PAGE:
while Garrett and Maxwell were whispering in a darkened room,
      Billy entered the space, whereupon Garrett shot him dead.

      Recognized by a coroner's jury, his killing of the West’s most famous outlaw
      quickly made Garrett a celebrity.
      Capitalizing on this notoriety, he told his story in The Authentic Life of Billy, the Kid,
      published a year later.

      (Alternative stories alleged that Garrett had actually shot another man
      or worked with Billy himself to stage the killing.
      With a man named Ollie "Brushy Bill" Roberts maintaining in 1950
      that he was the original Kid, rumors continued to swirl unabated.
      During the early 2000s, this almost resulted in the actual digging up of graves,
      with historian Robert Stahl later calling for an official death certificate
      to be drawn up to help end the rumors.)

      A Tumultuous Trail
      In 1882, Garrett’s terms as sheriff ended and he moved his family to Texas,
      finding work in 1884 as a lieutenant in the Texas Rangers.
      He resigned a short while later, however, and returned to his ranch in New Mexico.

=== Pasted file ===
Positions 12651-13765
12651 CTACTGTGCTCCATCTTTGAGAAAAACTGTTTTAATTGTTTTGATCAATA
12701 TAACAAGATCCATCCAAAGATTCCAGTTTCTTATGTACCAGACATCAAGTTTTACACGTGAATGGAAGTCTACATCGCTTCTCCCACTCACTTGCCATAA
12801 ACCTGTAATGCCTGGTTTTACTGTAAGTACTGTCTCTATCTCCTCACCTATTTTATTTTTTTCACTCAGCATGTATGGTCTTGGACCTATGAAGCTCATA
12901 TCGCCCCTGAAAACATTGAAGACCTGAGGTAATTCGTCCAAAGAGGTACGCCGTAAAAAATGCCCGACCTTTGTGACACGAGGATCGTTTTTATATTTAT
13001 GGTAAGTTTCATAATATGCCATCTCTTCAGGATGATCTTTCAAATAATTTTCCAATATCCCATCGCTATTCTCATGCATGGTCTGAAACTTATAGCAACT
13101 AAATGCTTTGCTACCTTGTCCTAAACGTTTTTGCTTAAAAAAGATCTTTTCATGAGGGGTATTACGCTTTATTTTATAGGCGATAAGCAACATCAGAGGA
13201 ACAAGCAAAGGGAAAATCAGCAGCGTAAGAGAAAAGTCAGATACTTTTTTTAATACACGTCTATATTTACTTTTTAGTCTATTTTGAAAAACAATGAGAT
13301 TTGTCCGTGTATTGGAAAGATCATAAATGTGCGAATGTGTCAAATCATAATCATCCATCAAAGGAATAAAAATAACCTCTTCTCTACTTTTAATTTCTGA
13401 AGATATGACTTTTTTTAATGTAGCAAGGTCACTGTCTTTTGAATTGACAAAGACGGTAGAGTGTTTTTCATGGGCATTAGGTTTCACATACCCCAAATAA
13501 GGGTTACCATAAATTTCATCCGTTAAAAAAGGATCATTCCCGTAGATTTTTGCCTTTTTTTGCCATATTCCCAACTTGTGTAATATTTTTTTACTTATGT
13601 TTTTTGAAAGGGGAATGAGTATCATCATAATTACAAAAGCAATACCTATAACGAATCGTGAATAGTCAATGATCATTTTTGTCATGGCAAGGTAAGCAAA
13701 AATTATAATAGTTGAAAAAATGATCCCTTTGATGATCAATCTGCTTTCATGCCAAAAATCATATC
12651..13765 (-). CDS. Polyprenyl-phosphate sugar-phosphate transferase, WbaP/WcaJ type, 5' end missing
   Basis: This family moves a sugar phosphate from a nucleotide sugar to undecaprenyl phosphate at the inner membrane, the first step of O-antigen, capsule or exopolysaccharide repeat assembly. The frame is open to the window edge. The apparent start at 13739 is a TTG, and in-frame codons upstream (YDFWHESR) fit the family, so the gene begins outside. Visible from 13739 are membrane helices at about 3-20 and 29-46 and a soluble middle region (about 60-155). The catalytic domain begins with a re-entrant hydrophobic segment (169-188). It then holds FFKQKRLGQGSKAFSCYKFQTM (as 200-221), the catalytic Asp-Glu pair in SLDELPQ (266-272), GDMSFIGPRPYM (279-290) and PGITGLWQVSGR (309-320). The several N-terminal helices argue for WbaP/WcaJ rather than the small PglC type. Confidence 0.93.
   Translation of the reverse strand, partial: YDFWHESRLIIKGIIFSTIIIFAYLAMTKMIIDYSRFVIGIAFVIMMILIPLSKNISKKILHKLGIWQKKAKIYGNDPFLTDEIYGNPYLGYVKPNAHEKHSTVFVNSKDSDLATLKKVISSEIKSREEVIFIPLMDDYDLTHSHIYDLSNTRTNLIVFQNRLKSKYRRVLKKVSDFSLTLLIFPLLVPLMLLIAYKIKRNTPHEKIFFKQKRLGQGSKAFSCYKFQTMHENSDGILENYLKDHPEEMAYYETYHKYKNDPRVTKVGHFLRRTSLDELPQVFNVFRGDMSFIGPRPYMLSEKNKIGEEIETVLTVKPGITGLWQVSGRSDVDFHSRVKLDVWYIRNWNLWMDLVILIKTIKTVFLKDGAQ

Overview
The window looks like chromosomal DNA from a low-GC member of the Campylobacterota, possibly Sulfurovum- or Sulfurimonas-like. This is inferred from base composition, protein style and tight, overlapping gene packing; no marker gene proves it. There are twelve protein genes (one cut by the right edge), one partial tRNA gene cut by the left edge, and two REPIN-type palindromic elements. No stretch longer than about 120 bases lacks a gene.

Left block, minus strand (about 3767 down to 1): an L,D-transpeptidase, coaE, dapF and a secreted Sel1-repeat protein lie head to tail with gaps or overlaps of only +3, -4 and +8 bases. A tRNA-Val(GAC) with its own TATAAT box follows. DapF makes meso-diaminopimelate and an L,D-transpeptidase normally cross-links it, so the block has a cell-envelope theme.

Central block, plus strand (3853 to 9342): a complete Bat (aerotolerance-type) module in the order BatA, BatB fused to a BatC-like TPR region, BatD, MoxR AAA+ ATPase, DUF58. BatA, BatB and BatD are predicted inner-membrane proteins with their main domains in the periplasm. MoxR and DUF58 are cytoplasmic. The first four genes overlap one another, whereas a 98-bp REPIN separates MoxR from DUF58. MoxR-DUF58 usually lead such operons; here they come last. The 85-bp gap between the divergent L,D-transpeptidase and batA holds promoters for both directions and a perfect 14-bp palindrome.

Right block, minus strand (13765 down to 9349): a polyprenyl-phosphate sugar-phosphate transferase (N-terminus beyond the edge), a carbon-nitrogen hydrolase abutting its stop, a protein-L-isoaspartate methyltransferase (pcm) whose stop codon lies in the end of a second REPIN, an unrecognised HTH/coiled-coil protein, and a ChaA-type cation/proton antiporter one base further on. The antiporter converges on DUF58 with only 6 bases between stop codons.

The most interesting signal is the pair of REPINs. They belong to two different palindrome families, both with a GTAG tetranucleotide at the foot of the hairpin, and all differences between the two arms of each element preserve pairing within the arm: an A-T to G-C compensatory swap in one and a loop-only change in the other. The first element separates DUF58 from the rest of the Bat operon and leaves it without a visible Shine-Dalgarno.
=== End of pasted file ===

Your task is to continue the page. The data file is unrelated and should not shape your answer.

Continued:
Over the next decade, Garrett undertook several failed business ventures
      in both New Mexico and Texas before returning to the life of a lawman in 1897,
      when he was appointed sheriff of Dona Ana County, New Mexico.
      He held the post until his resignation in 1900.

      In late 1901, Garrett seemed to be headed for a reversal of fortune
      when President Theodore Roosevelt (who had supposedly read Garrett’s
      appointed Garrett collector of customs in El Paso, Texas.
      President Theodore Roosevelt's three "White House Gunfighters"
      (Bat Masterson and Ben Daniels were the others)

      However, questions about Garrett’s character quickly arose,
      followed by a wave of complaints about his lack of qualifications for the post.
      Amidst these controversies, Garrett resigned in 1906.

      Mysterious End
      Returning to New Mexico, Garrett attempted to resume the life of a rancher.
      But as the case with many of the endeavors in his life,
      he met with little success and was forced to lease part of his land
      to a man named Jesse Wayne Brazel. In early 1908, Garrett and Brazel became involved